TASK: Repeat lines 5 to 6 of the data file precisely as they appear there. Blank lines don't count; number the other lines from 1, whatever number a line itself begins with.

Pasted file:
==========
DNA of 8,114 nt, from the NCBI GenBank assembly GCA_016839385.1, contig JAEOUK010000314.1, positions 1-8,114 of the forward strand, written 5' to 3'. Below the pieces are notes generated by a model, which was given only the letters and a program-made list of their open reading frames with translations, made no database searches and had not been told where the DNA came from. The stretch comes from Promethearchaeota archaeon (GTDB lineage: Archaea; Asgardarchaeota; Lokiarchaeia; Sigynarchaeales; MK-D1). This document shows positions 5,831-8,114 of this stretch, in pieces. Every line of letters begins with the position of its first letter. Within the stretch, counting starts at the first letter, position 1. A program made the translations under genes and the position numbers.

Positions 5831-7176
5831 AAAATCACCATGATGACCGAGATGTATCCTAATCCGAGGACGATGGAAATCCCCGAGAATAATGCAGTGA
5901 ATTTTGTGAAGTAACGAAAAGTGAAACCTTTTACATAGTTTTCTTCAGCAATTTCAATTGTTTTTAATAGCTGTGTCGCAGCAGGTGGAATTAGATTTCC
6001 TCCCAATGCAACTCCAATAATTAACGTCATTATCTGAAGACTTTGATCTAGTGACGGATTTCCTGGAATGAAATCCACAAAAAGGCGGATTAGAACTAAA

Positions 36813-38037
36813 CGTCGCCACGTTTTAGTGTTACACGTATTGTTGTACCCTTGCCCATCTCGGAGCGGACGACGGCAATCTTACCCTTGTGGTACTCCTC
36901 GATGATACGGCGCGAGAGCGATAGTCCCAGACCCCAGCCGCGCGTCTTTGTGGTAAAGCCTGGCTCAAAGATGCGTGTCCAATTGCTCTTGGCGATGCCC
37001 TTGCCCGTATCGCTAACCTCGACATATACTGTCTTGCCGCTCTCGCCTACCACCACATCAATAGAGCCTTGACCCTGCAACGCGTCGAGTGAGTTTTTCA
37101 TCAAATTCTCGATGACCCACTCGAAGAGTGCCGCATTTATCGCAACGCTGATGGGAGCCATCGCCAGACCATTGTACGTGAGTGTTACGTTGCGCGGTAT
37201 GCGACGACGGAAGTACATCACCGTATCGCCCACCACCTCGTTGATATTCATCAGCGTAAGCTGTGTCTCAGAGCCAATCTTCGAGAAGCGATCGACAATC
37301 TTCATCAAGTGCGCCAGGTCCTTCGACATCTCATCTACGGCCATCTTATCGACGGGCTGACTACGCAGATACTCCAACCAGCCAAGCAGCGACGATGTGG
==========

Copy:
6001 TCCCAATGCAACTCCAATAATTAACGTCATTATCTGAAGACTTTGATCTAGTGACGGATTTCCTGGAATGAAATCCACAAAAAGGCGGATTAGAACTAAA

Positions 36813-38037